Verse > Anthologies > T. R. Smith, ed. > Poetica Erotica: A Collection of Rare and Curious Amatory Verse
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T. R. Smith, comp.  Poetica Erotica: Rare and Curious Amatory Verse.  1921–22.
 
Song: “Methinks the Poor Town Has Been Troubled Too Long”
By Charles Sackville, Earl of Dorset (1638–1706)
 
(Music in Playford’s Choice Ayres, 1676)

METHINKS the poor Town has been troubled too long,
With Phillis and Chloris in every Song;
By Fools who at once, can both Love and Despair,
And will never leave calling them Cruel and Fair:
Which justly provokes me in Rhyme to express,        5
The truth that I know of my Bonny black Bess.
 
This Bess of my Heart, this Bess of my Soul,
Has a Skin white as Milk, but Hair black as a Coal;
She’s plump, yet with ease you may span round her Waist,
But her round swelling Thighs can scarce be embraced:        10
Her Belly is soft, not a word of the rest,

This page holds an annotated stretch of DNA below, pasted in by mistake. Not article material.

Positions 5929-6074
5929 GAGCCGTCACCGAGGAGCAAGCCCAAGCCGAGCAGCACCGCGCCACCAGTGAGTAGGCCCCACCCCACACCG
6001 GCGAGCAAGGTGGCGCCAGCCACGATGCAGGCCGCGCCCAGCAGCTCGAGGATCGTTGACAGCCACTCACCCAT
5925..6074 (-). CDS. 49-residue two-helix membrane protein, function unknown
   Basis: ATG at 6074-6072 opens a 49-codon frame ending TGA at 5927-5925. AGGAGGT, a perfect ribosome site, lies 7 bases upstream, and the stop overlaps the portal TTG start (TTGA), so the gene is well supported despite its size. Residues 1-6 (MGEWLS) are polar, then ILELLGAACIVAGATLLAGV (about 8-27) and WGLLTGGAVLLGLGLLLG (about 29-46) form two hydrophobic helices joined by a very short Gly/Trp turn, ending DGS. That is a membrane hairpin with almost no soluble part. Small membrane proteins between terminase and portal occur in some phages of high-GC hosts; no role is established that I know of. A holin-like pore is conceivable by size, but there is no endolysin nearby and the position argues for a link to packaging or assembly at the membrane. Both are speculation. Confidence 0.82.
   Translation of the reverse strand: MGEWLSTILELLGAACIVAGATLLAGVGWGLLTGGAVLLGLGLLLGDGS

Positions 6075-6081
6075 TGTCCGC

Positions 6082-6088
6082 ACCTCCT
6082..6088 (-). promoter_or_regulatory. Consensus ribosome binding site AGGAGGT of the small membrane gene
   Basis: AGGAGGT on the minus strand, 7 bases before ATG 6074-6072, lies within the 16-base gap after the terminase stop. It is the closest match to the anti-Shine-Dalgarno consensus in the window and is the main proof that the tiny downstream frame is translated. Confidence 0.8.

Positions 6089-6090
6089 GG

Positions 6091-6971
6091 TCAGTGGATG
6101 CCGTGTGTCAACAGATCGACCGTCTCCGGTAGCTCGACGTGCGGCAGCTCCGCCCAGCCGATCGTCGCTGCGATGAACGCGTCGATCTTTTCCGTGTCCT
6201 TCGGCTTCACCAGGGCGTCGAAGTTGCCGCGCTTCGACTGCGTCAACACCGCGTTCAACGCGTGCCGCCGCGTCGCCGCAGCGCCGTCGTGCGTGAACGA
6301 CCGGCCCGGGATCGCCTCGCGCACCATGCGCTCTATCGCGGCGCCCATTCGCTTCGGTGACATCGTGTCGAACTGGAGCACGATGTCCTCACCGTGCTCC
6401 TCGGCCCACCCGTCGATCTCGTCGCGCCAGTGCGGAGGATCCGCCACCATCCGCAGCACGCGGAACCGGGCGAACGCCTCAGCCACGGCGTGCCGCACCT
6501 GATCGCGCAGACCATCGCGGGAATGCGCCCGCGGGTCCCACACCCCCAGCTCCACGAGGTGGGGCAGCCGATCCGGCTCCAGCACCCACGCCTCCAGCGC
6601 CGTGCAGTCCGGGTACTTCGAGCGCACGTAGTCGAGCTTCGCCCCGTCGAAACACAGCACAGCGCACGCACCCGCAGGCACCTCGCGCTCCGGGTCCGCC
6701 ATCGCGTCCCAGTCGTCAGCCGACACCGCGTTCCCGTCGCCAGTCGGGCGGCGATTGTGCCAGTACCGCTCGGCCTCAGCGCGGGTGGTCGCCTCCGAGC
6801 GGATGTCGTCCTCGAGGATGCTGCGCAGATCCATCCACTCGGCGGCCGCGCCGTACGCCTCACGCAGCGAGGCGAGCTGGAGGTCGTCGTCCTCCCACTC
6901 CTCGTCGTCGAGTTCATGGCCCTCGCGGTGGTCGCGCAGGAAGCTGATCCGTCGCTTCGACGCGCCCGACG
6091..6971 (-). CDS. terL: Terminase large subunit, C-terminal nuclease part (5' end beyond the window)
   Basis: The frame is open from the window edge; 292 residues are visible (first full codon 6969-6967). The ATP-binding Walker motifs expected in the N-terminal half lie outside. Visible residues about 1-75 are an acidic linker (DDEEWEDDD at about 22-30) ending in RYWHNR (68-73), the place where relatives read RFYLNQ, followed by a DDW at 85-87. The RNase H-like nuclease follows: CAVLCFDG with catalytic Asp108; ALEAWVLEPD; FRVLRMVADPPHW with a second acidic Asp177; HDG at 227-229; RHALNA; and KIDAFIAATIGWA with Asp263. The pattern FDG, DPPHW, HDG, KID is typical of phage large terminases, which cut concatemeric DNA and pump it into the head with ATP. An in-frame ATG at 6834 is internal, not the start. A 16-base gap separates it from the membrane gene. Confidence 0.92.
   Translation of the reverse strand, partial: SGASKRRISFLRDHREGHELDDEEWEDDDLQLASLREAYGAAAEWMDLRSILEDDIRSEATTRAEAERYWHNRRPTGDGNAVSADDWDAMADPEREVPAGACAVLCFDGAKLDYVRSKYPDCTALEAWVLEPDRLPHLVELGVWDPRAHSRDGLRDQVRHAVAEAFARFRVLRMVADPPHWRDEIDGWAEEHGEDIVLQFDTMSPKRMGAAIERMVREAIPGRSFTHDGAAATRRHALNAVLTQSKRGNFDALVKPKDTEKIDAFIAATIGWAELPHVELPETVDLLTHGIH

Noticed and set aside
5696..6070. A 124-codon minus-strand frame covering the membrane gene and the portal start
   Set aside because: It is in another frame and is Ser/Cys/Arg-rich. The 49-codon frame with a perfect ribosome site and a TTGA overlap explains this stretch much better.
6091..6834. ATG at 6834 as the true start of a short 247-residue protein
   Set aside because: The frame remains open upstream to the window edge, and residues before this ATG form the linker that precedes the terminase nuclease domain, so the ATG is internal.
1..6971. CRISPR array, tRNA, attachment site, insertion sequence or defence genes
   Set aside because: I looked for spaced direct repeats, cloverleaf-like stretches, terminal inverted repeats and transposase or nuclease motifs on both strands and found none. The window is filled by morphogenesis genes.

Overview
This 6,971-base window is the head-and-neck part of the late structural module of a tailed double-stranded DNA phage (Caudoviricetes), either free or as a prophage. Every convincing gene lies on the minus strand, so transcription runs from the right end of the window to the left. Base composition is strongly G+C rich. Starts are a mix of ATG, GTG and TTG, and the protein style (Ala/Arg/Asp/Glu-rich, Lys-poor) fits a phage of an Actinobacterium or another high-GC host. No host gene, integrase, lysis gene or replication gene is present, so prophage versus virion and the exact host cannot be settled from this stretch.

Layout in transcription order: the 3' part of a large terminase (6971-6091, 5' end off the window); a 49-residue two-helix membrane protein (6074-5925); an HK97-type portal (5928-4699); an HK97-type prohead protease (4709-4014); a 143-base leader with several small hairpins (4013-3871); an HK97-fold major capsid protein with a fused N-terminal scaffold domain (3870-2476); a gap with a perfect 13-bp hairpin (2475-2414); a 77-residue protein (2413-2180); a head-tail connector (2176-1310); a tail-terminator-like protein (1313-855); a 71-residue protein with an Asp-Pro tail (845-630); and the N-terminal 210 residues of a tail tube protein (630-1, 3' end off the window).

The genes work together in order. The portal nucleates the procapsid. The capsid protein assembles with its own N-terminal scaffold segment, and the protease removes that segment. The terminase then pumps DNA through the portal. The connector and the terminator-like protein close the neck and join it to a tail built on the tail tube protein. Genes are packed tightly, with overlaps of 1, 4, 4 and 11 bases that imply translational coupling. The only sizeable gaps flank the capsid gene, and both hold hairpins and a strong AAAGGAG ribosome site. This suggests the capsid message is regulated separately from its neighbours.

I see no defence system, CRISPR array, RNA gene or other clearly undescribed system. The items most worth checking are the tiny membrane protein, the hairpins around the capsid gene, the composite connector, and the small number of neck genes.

But I know what I mean, when I drink to the Best.
 
The Plow-man, and Squire, the Erranter Clown,
At home she subdued in her Paragon Gown,
But now she adorns the Boxes and Pit,        15
And the proudest Town Gallants are forced to submit:
All Hearts fall a-leaping wherever she comes,
And beat Day and Night, like my Lord Craven’s Drums.
*        *        *        *        *
But to those who have had my dear Bess in their Arms,
She’s gentle and knows how to soften her Charms;        20
And to every Beauty can add a new Grace,
Having learned how to Lisp, and to trip in her pace:
And with Head on one side, and a languishing Eye,
To Kill us with looking, as if she would Die.
 
 
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